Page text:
Refugee crisis: Welfare cuts and anti-migration policies 'will not stop' asylum seekers coming to Europe - report

New laws might change the countries where refugees end up but they will not stop them arriving, a report found

Increasing efforts by European countries to discourage refugees by building fences, cutting benefits, tightening asylum laws and seizing possessions will not work, a report has found.

While so-called “pull factors” are at the centre of the bulk of recent laws implemented in Denmark, Hungary, Switzerland and elsewhere, their effect is grossly overestimated by politicians according to the Overseas Development Institute (ODI).

The UK-based think-tank interviewed more than 50 migrants who have reached Britain, Germany and Spain to examine the reasons behind their journeys and what might have stopped them risking their lives.

Calais refugees share personal stories

Its report, entitled “Journeys to Europe: the role of policy in migrant decision-making”, highlighted the case of Abdu, 29, who arrived in the UK in 2015 after a year-long journey from Eritrea, including spending three months in Calais while trying to cross the Channel.

While a recent opinion poll suggested 64 per cent of Londoners thought migrants in Calais choose Britain over France because of its welfare system, Abdu says he is in the UK to work.

“We’re not here for our whole life,” he said. “No one wants to stay out of his country […] I’m not waiting for benefits, I’m not here for that. I want to help myself.”

Jessica Hagen-Zanker, a research fellow at the ODI, told The Independent that the popular perception that migrants choose destination countries with generous welfare systems is misplaced.

“They don’t come because they want access to benefits, they come because they want to go to places where they can make a life for themselves, work and send their children to school,” she said.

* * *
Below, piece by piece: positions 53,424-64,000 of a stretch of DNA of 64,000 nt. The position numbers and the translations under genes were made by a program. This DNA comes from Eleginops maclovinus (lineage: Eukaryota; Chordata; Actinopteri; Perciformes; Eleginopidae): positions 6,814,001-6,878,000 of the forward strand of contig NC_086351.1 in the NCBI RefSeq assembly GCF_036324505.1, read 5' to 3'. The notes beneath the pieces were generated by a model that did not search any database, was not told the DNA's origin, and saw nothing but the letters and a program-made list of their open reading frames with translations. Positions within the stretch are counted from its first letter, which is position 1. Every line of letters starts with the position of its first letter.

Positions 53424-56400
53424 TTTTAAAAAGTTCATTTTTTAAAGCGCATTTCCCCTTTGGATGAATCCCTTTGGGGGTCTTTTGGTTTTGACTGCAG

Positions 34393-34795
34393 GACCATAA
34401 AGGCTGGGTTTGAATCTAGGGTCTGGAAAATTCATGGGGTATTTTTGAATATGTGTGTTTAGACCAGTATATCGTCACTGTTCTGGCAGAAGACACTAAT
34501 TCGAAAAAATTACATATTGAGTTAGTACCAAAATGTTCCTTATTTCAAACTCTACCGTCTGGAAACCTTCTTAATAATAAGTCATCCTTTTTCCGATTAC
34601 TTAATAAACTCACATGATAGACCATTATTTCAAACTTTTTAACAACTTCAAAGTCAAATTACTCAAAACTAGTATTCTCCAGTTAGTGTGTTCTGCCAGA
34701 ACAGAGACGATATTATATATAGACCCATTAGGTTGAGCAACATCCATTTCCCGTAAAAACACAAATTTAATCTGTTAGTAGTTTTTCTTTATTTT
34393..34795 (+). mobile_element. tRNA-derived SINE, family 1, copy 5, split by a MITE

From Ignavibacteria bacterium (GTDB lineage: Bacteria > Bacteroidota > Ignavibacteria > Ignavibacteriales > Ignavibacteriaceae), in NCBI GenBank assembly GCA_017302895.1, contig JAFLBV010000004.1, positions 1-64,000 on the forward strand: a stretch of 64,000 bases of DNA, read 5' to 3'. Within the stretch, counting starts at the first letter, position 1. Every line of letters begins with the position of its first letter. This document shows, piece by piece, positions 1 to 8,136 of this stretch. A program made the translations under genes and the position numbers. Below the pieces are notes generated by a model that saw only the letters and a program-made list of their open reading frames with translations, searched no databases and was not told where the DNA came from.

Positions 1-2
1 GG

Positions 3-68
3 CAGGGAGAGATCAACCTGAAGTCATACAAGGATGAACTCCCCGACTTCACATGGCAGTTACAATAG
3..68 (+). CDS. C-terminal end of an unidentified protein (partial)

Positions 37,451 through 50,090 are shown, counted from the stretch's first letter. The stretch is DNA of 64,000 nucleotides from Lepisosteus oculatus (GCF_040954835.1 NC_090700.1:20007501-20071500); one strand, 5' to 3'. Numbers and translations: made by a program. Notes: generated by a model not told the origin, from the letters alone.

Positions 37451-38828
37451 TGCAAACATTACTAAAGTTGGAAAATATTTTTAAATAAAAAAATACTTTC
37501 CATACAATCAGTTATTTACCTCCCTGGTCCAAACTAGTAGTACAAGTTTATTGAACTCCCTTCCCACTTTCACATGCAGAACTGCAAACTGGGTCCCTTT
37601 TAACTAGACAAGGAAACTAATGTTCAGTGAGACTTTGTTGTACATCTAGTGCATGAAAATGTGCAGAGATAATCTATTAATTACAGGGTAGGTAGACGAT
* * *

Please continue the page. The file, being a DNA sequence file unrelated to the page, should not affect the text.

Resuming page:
“Many of these people come from countries where conflict has been going on for a long time, where conditions are getting worse, like Eritrea. 

“Initially they try to stay close to home, hoping they can return eventually, but in many cases they have to move on because conditions are so difficult.”

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Syrian women wait in line to receive aid from an Islamic relief agency at a refugee camp in the town of Ketermaya. There are some 1.2 million registered Syrian refugees in Lebanon

The British Government is targeting such camps with its resettlement scheme for Syrian refugees, having pledged to resettle 20,000 people from Jordan, Lebanon, Turkey and other neighbouring countries.

But under half of the asylum seekers currently arriving in Europe are Syrian, according to United Nations figures. A fifth are from Afghanistan, a tenth from Iraq and others mainly from Eritrea, Pakistan, Nigeria, Somalia, Gambia, Sudan and Senegal.

Many of those travelling from sub-Saharan Africa face extortion, abuse, kidnapping, rape and starvation in regional refugee camps and countries of transit, including lawless tracts of Libya and Algeria.

The crossing from northern Africa to Italy and Spain has become one of the deadliest in the world, killing 1,100 asylum seekers who drowned on overcrowded smugglers’ boats in just one week last year.

The deaths of an estimated 3,771 migrants in the central Mediterranean and Aegean Sea last year caused many European politicians and members of the public to question why refugees would undertake such a perilous journey.

ODI researchers found that the dangers experienced in home countries may seem more concrete than abstract risks posed on the journey to a better life.